Contemporary female authors of crime fiction—Gillian Flynn, Tana French, Denise Mina—continue to carry the flag formerly planted by the “Trailblazers of Domestic Suspense”: women like Patricia Highsmith, Vera Caspary and Joyce Harrington. Like the iconic black-and-white films of the Fifties featuring strong female characters, these selected stories, compiled by Sarah Weinman, established a rich and important tradition. Plunging into the dark heart of passion and murder about women and for women, domestic harmony is given a more sinister spin, motherhood tainted by murder, envy, greed and ambition no longer the purview of men.
Not limited to American writers, the explosion of crime dramas from a female perspective crosses international boundaries to England, Ireland, Denmark, Sweden—wherever a woman writer is inspired to tell her tale. These early purveyors of crime fiction penned by the fairer sex poke and prod contemporary society, preparing the soil for future generations of their fearless sisters, exposing the hypocrisies of modern life (‘50s), the dark prejudices of male repression and their ugly stepchildren, helpless, infantilized women. Gradually, male domination of the genre is forced to concede territory, ground sown early on by some of the feminist authors chosen for this collection, though there are more yet to be explored. To read (and appreciate) these stories is to step back in time, to place the female experience in the proper context long before the bounty of its current popularity.
The evolution of the genre takes shape as Weinman explores crime fiction post-WWII in her Introduction: the fourteen authors represented in this anthology take their cues from the grist of “women’s issues,” early “domestic suspense” even more chilling for the origin of its subject matter: the fault lines that run through putative happy families; the cracks in the foundation of our concepts of our most revered caretakers; wives, mothers, sisters harboring deadly intentions. Each selection prefaced by Weinman’s inclusion of history and relevant details, the stories are set in earlier times, when women’s roles are far more restrictive. These tales assume a subtle sense of menace, the odd dissonance of flawed character, families oblivious to signs of trouble, all the more macabre for the naiveté with which the world perceives the nascent monsters among us. No sudden violence, barrage of offensive language here. No need. In the end, the acts are just as deadly.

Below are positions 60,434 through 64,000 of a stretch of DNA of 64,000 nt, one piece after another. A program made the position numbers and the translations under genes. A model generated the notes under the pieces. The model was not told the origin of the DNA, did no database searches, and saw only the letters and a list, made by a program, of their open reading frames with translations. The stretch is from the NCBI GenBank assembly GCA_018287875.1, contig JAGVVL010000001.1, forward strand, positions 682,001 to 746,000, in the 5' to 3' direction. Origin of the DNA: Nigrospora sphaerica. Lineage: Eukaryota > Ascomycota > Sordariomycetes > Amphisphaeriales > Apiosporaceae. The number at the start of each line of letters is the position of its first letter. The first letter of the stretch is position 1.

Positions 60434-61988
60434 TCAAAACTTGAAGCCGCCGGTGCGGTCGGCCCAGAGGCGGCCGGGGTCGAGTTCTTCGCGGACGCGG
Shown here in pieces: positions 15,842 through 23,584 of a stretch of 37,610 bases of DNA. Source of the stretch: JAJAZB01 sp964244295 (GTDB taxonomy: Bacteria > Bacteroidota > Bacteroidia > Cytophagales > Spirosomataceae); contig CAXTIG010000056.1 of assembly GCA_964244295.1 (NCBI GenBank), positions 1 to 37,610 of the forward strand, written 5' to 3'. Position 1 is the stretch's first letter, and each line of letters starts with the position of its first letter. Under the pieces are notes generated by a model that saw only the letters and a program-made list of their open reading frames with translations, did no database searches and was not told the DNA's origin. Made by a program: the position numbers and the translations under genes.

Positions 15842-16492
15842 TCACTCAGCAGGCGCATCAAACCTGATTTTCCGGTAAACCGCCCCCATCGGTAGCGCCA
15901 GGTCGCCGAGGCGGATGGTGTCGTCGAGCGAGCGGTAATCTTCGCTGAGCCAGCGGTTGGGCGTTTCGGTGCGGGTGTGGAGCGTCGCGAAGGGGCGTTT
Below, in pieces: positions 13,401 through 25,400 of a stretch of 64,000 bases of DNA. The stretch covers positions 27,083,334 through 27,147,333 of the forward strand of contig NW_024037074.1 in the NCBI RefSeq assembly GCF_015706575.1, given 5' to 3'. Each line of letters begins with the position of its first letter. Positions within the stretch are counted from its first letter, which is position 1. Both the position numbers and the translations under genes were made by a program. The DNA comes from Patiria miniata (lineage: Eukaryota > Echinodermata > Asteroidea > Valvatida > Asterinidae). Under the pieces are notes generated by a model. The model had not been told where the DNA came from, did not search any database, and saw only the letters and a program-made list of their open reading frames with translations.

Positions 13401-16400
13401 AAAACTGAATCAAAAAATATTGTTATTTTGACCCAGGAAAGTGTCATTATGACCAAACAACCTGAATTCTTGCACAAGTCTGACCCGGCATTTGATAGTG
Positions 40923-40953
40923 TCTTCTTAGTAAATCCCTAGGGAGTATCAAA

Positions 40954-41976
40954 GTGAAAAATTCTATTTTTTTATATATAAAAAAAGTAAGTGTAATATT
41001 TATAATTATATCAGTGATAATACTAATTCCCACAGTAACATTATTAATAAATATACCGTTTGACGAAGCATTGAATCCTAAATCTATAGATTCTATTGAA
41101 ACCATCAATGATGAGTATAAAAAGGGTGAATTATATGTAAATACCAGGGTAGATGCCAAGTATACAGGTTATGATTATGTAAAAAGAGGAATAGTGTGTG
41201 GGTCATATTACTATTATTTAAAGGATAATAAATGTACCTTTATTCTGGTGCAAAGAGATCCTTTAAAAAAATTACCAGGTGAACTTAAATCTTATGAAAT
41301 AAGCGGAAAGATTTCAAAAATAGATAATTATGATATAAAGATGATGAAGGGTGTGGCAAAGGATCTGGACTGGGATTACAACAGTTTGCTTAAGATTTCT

Read these deceptively simple stories, let them slide past the barriers of conventional prejudice to scenes of domestic harmony where a “smile like that of a saint settled on her mouth” (Patricia Highsmith), or “It would have been a shame to spoil the beauty of her patterns with superfluous colors and untidy stains” (Joyce Harrington). These subtle deviants present the face of innocence to the world while hiding murderous intentions, unsuspected, silent perpetrators of death with the faces of innocence, all the more chilling for society’s inability to separate the female gender from the deadly inclinations lurking in the human heart. The early trailblazers have the courage to challenge the norm, to strike a deadly blow for equality in all things, even murder. This volume celebrates the women of vision who claim the territory of crime fiction with subtle yet unmistakable strength. Evil lurks behind a gentle touch: the ministrations of a long-suffering wife, the spinster daughter who watches the children, the female psyche unmasked.